String-Attached Oligothiophene Substituents Determine the Fate of Excited States in Ruthenium Complexes for Photodynamic Therapy
in: Journal of Physical Chemistry A (2021)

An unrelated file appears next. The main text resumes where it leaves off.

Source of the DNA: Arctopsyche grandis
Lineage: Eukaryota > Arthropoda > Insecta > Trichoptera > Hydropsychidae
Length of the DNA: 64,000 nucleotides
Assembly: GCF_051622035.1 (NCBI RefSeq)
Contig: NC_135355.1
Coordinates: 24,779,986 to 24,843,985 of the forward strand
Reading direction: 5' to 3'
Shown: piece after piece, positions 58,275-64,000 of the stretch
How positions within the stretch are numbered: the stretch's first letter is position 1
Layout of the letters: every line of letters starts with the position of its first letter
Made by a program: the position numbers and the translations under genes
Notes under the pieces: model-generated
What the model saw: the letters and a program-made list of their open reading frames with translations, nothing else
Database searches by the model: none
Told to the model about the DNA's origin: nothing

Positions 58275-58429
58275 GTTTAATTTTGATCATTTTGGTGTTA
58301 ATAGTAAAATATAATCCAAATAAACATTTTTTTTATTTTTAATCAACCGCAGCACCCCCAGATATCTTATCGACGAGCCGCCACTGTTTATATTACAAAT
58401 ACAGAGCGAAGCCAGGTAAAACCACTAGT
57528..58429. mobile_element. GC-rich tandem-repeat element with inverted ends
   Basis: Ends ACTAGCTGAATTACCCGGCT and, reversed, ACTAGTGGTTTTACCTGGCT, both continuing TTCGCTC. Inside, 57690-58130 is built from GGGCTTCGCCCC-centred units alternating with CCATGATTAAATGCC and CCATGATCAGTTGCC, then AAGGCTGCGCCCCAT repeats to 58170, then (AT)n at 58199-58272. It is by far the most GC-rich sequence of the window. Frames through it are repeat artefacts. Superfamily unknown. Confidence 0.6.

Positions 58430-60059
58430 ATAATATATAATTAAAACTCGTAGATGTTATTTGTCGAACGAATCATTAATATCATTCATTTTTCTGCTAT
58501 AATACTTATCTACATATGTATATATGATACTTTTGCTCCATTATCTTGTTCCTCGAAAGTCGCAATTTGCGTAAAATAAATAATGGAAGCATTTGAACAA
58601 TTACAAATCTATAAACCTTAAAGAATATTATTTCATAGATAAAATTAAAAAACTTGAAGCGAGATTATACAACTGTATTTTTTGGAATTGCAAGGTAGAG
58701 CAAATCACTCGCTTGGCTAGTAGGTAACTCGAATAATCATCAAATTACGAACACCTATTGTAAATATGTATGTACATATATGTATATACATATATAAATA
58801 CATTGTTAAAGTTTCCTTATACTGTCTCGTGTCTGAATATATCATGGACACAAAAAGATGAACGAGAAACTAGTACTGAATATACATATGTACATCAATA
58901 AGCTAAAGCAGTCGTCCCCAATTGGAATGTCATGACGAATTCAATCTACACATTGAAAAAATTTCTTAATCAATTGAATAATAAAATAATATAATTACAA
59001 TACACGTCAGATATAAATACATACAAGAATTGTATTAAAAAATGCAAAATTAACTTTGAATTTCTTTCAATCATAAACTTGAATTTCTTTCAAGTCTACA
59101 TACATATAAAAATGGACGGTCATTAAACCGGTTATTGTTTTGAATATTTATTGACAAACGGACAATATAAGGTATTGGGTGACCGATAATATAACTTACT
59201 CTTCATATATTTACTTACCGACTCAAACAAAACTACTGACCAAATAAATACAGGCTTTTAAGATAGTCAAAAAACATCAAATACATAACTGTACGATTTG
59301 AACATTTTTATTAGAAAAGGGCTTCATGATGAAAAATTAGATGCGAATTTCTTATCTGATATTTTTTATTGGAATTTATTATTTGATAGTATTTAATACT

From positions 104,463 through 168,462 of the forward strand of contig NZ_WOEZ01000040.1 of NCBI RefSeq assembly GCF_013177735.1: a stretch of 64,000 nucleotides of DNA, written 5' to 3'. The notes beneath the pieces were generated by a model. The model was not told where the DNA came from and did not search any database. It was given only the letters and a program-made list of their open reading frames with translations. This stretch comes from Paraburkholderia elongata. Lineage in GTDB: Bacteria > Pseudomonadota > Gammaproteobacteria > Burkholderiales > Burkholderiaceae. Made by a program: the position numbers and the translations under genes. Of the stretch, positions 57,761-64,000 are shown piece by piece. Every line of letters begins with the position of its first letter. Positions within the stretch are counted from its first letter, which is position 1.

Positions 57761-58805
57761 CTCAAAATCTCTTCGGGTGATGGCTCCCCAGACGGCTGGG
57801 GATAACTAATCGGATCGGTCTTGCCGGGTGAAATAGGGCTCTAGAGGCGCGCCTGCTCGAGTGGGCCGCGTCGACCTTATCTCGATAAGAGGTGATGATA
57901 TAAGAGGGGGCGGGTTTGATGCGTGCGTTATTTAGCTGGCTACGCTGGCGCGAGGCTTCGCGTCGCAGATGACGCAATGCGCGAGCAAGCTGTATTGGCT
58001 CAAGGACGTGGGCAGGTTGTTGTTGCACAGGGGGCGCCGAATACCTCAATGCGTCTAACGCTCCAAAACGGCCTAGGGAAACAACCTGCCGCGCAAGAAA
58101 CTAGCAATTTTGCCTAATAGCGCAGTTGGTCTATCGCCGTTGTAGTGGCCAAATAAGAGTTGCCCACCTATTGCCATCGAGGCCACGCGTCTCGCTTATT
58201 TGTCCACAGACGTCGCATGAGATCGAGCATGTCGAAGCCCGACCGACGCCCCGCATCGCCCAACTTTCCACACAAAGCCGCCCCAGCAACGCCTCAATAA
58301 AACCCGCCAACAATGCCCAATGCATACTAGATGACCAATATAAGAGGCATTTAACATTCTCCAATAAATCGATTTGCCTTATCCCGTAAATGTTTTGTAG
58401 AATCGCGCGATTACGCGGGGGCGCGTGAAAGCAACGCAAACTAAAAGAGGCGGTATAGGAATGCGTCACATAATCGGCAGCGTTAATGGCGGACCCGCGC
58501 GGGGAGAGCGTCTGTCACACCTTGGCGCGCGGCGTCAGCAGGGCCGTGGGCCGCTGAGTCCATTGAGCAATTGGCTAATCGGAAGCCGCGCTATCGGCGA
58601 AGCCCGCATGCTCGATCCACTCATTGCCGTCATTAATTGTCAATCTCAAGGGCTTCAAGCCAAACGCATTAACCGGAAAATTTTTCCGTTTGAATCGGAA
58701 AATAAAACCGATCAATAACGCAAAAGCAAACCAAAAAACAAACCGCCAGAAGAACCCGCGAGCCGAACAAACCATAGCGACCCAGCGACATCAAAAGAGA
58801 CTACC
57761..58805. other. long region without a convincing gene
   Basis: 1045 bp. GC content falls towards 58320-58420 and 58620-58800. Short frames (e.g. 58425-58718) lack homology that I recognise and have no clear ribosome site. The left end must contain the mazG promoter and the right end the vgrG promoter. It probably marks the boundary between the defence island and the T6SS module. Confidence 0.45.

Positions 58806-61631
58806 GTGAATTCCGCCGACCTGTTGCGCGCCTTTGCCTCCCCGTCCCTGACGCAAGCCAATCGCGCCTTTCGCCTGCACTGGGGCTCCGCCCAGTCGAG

We explore the photophysical properties of a family of Ru(II) complexes, Ru-ip-nT, designed as photosensitizers for photodynamic therapy (PDT). The complexes incorporate a 1H-imidazo[4,5-f][1,10]-phenanthroline (ip) ligand appended to one or more thiophene rings. One of the complexes studied herein, Ru-ip-3T (known as TLD1433), is currently in Phase II human clinical trials for treating bladder cancer by photodynamic therapy (PDT). The potent photocytotoxicity of Ru-ip-3T is attributed to a long-lived intraligand charge-transfer triplet state. The accessibility of this state changes upon varying the length (n) of the oligothiophene substituent. In this paper we highlight the impact of n on the ultrafast photoinduced dynamics in Ru-ip-nT, leading to the formation of the function-determining long-lived state. Femtosecond time-resolved transient absorption combined with resonance Raman data was used to map the excited-state relaxation processes from the Franck-Condon point of absorption to the formation of the lowest-energy triplet excited state, which is a triplet metal-to-ligand charge transfer (3MLCT) excited state for Ru-ip-0T-1T and an oligothienyl-localized triplet intraligand charge transfer (3ILCT) excited state for Ru-ip-2T-4T. We establish the structure-activity relationships with regard to changes in the excited state dynamics as a function of thiophene chain length, which alters the photophysics of the complexes and presumably impacts the photocytotoxicity of these photosensitizers.